People sent theories to police. They gossiped about the case on Internet forums. Many were convinced the killer had to be a neighbor, classmate, or someone else she knew at Harvard because no one heard Britton scream and her valuables were left untouched.
All the theories turned out to be wrong.
After conducting fresh DNA testing and analysis, Middlesex County investigators announced Tuesday they have at last identified the man they believe is Britton’s killer: a serial rapist and killer named Michael Sumpter, who died in 2001 and has since been linked to the murders of two other women he didn’t know.
“We have finally gotten to the end of the mystery,” Middlesex District Attorney Marian Ryan said in an interview. “I’m very confident, given both the DNA information and the investigative piece.”
In 2010, investigators connected Sumpter to the 1972 rape and slaying of Ellen Rutchick, 23, at her Beacon Street apartment in Boston. Two years later, authorities said DNA evidence showed he was responsible for the 1973 murder and sexual assault of Mary Lee McClain in her Beacon Hill apartment. In all three cases, investigators believe Sumpter did not know the women.
Sumpter, who died of cancer while on parole at the age of 54, was convicted of raping a stranger at her Boston apartment in 1975 and assaulting another woman he met at the MBTA’s Harvard Square Station, just blocks from Britton’s apartment, three years after Britton’s murder. After his death, Sumpter was also linked by a DNA match to a 1985 rape in Boston.
Britton’s killing is the oldest cold case Middlesex prosecutors have ever solved, and Ryan said there were many “twists and turns” along the way.
“I hope this is a good example for people — not that we are going to solve every case, but we are trying to get there,” she said. “It’s a matter of things lining up so that we get a result.”
Most of Britton’s family died long ago. But her brother, now a vicar at an Anglican church in Santa Barbara, Calif., thanked friends, journalists, and public officials, including State Police Sergeant Peter Sennott, for their part in keeping the investigation alive.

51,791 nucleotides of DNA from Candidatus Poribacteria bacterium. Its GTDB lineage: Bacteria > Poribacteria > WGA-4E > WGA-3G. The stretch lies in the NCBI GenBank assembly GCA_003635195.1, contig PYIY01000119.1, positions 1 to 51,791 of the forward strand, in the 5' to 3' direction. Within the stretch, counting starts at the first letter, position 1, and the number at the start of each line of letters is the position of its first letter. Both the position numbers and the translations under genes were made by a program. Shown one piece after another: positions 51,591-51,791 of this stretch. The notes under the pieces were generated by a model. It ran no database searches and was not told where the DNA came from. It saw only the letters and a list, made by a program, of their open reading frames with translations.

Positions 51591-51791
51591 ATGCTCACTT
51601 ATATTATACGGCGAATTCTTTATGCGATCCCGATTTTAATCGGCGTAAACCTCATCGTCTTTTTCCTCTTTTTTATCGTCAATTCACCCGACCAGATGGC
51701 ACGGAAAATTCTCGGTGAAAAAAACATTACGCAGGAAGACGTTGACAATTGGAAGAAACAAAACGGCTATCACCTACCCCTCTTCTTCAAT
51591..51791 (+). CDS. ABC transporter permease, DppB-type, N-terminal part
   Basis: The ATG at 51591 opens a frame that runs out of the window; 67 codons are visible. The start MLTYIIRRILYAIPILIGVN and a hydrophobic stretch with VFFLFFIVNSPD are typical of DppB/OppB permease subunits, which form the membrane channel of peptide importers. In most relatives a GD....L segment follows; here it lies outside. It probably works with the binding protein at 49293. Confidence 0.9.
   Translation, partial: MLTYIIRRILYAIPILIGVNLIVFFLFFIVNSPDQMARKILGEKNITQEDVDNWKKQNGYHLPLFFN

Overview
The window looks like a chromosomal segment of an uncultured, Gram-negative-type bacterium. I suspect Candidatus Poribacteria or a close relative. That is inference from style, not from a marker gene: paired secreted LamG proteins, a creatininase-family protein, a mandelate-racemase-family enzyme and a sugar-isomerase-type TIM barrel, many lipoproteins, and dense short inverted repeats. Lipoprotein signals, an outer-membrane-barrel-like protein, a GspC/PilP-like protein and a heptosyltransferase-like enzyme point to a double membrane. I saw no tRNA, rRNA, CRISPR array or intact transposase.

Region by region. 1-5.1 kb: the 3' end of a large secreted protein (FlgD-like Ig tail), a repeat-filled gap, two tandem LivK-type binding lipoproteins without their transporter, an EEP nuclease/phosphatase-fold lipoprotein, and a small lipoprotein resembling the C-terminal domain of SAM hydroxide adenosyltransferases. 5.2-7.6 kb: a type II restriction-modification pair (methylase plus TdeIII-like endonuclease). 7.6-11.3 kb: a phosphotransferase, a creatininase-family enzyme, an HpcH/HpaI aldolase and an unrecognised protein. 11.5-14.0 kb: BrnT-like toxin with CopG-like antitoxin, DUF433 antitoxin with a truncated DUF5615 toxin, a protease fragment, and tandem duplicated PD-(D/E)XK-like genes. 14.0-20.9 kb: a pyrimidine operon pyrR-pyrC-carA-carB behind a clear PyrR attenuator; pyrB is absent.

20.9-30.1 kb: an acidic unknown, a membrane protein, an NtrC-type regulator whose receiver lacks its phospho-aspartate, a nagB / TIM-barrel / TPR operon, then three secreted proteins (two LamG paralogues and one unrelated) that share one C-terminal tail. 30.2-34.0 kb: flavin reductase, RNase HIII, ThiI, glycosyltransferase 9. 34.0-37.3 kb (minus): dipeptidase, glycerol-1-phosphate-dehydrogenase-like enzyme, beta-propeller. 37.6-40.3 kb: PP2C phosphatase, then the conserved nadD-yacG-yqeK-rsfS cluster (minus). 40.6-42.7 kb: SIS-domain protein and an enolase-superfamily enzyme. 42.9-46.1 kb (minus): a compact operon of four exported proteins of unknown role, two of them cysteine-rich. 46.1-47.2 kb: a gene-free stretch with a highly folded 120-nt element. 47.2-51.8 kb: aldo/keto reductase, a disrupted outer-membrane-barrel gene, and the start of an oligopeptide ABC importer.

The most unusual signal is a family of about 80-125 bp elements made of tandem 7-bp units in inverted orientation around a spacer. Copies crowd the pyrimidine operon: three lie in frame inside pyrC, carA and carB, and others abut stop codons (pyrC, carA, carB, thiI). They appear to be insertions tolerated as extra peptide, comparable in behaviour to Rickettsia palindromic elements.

“A half century of mystery and speculation has clouded the brutal crime that shattered Jane’s promising young life and our family,” the Rev. Boyd R. Britton wrote in an e-mail. “The DNA evidence ‘match’ may be all we ever have as a conclusion. Learning to understand and forgive remains a challenge.”
Britton’s murder received national news coverage at the time. Britton, 23, was a talented Harvard student and the daughter of an administrator at Radcliffe College, and evidence found at her apartment — such as scattered grains of red powder — sparked endless speculation about who committed the crime and why. But police never made an arrest or named a suspect, deepening the mystery.
A former New Yorker staffer is working on a book about the case, and reality television producers are working on a potential series. The case also sparked a public records battle, as journalists and amateur investigators alike tried unsuccessfully to request copies of the office’s investigative files.
Now that the case is closed, Ryan’s office released about 3,500 pages of redacted documents from the investigative file collected over the years. On Tuesday, her office also released a more detailed timeline of what they think happened.